The Tomb of the Unknown Soldier

Although there aren’t many monuments left standing in Mogadishu, one that is restored and revered is the Tomb of the Unknown Soldier. It was built to honor those who died fighting for the first independent Somali Republic formed in 1960. The monument’s inscription is in Italian as Somalia was an Italian colony.

Camel, greens and grits

To truly experience a country, one must sample the local menu. I’d eaten camel in Morocco and found it to be tough and chewy. The camel meat I was served in Somalia was sweet and tender.

Destroyed American tank

During the Battle of Mogadishu (aka the Black Hawk Down incident), the US lost several vehicles, a few helicopters and 19 troops. All of the military hardware has been scavenged for scrap metal except for this tank, which rests on a residential street near the Bakara Market.

Negotiating with Somali passport control agents at the airport

I almost didn’t get out of Somalia.

From Somalia, I’d planned fly back to Entebbe, Uganda, via Addis Ababa, Ethiopia. At the final passport checkpoint in the Mogadishu airport, an airport official confiscated my passport and boarding passes, and told me that I couldn’t board my plane because I didn’t have a visa for Uganda. Having recently come from Uganda, I knew that I’d be able to buy a Visa On Arrival for $50 when I landed in Entebbe, so I didn’t need a visa in advance. However, the Somali agents insisted on following the official IATA (International Air Transport Association) Timatic, rules which state that all foreigners traveling to Uganda must hold an e-visa in advance of arrival. For several minutes, it looked as though I would be held in Somalia against my will — for at least three days, until I could get an e-visa for Uganda.

Fortunately, I had a visa for Ethiopia. Although the Somali agents insisted that I couldn’t continue from Ethiopia to Uganda, they returned my passport and boarding passes, and let me board my plane to Addis Ababa. At the Addis Ababa airport, Ethiopian Air accepted my boarding pass to Uganda with a smile, and put me on their plane. On arrival in Entebbe, I paid $50 for a Visa On Arrival. My Ugandan friends were glad to see me. Whew!

Lesson learned. Airport officials are sometimes misinformed. It’s important to know where they get their misinformation from. I’ve bookmarked the IATA Timatic website for future reference.

I’ve now visited 47 African countries.  Some are healthy, prosperous nations with stable governments.  In contrast, Somalia is a failed state.  Bart and I chatted with Ahmed (our guide) to try to understand why.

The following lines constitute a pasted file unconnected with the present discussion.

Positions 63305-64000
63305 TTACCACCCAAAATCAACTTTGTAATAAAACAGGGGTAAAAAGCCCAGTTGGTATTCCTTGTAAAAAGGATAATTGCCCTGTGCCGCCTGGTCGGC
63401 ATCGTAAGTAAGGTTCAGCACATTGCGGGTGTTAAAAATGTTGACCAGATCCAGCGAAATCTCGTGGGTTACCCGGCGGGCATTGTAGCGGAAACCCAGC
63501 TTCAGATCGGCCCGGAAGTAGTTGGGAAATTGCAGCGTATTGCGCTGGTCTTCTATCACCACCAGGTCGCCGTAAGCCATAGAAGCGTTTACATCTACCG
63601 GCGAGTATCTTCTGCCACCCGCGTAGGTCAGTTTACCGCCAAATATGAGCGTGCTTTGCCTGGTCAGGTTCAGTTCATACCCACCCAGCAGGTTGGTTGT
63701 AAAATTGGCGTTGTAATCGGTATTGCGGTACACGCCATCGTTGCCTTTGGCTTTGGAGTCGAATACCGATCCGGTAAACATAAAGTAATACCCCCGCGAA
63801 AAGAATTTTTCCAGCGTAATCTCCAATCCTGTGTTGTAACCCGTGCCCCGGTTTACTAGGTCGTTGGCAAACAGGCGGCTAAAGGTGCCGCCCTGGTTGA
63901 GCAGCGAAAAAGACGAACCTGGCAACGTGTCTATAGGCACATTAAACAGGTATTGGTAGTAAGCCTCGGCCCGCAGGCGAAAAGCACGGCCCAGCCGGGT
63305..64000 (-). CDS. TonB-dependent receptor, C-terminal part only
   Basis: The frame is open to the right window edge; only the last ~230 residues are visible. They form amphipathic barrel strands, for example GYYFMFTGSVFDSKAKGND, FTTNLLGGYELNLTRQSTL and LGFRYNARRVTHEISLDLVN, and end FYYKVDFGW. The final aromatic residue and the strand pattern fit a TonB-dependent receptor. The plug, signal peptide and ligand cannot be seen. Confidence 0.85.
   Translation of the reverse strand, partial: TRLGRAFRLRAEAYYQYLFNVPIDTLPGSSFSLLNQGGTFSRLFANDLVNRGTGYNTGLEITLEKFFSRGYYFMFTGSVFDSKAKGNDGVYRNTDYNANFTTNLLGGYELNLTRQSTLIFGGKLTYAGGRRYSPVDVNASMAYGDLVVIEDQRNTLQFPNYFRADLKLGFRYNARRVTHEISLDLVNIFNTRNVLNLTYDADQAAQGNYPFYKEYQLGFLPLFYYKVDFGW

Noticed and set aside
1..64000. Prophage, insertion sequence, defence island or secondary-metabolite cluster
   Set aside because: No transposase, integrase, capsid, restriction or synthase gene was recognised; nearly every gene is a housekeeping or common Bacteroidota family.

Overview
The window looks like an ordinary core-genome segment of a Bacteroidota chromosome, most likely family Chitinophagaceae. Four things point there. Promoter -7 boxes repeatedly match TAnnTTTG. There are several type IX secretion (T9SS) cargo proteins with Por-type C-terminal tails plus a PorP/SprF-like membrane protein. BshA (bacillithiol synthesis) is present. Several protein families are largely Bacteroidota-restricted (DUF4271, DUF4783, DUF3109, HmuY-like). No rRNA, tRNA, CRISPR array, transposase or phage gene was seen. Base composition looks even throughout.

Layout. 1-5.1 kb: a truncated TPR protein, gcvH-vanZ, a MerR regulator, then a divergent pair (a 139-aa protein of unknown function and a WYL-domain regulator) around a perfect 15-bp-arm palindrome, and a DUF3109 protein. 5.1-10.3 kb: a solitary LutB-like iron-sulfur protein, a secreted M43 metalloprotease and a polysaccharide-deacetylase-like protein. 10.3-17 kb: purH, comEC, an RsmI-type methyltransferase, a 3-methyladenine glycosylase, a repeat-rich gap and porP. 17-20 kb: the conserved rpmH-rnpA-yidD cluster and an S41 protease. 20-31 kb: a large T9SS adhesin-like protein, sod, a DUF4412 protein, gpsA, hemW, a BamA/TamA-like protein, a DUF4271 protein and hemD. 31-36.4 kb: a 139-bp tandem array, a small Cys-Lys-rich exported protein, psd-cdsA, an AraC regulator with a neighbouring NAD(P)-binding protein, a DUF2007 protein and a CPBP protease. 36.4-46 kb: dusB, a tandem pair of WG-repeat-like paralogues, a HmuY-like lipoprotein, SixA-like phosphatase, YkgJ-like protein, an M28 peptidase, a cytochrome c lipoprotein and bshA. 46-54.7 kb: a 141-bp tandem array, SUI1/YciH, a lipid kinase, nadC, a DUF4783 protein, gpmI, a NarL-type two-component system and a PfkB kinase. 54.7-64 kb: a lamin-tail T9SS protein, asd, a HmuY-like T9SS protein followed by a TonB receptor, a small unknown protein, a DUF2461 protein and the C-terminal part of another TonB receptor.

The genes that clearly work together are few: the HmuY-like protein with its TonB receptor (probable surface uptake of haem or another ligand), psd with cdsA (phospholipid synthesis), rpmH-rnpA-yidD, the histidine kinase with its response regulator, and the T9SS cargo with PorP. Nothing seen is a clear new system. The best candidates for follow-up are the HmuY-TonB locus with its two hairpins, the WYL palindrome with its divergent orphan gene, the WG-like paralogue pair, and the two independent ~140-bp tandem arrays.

Troubles in Somalia – as in most African countries – began centuries ago with the slave trade.  European and Arab powers traded weapons for slaves and other resources. Armed with advanced weapons, African clans and tribes, instead of resolving conflicts in traditional ways, went to war. 

A similar form of interference by foreign powers is still going on in Somalia.  The UN, America, Saudi Arabia, Ethiopia, Kenya, Djibouti, Yemen, Libya and Russia have provided food, money, weapons and sometimes troops, ostensibly to restore peace and stability – but also to achieve goals of each these foreign powers.  Somalis have not been given a chance to deal with their internal problems their own unique way.

Somalia’s 30-year civil war has been a conflict between African and Arab factions.  Although Somalis are Muslim, Somalia is not an Arab country.  It’s African.  Ahmed feels that Somalia was wrong to join the Arab League in the early 2000s.  Although the Islamic Courts Union (ICU) temporarily brought law and order to southern Somalia, it led to the formation of Al Shabaab, funded by Al Queda and folks like Osama bin Laden. When Al Shabaab and the ICU took over Mogadishu in 2006, and began to enforce their hard-line Sharia law, Ethiopia invaded in order to prevent a spillover of jihadi violence.  This is an example of how Somalia’s conflicts have been created by foreign interference.

There’s another reason why Somalia is difficult to govern.  In the XIX century, Europe divided up Africa without regard for existing states or territories.  Many African countries have artificial borders that ignore the original cultural or ethnic boundaries.  Ahmed explained that, because of how Somalia’s borders were drawn, Somalia’s current parliament must be allocated into 4½ political parties in order to provide fair representation for each of Somalia’s clans.  (The “half clan” is a cluster of minority clans.)

Ahmed is optimistic that Al Shabaab will eventually lose its influence as more and more Somalis reject Islamic extremism.  Most Somalis would like to live in a secular and traditional state where women have rights, where tribal differences are respected, and Somalis live together in peace, solidarity and harmony.  Somalis are a resilient people who are more than capable of changing their suffering of the last 30 years.

Until then, Somalia must survive the pending famine.  Not only is there an extreme drought, Somalia buys 90% of its wheat from Russia and Ukraine.  2023 is going to be a very hard year for Somalia.

For the past five weeks, Uganda has been my base for tours of the Central African Republic, South Sudan and Somalia.  I have wonderful friends in Entebbe.  Each time I return to Uganda, I’m reminded that there are happy, friendly, stable countries in Africa.  In Entebbe, I can stroll through my neighborhood day or night and be greeted warmly by friends and strangers.  I’ve learned a few phrases of Lugandan.  My neighbors love meeting a Mzungu who can speak a little bit of their language.  Speaking the local language makes every interaction more fun. 

Last Sunday, I was invited to my neighborhood church for their annual Christmas singalong.  I’ve posted two minutes of their 2-hour program.  I’ll let this be my Christmas greeting to all of you who have read all the way to the end of this travelogue.

My plane has just landed at JFK.  I’m looking forward to a merry – and white – Christmas with loved ones and I wish everyone the same!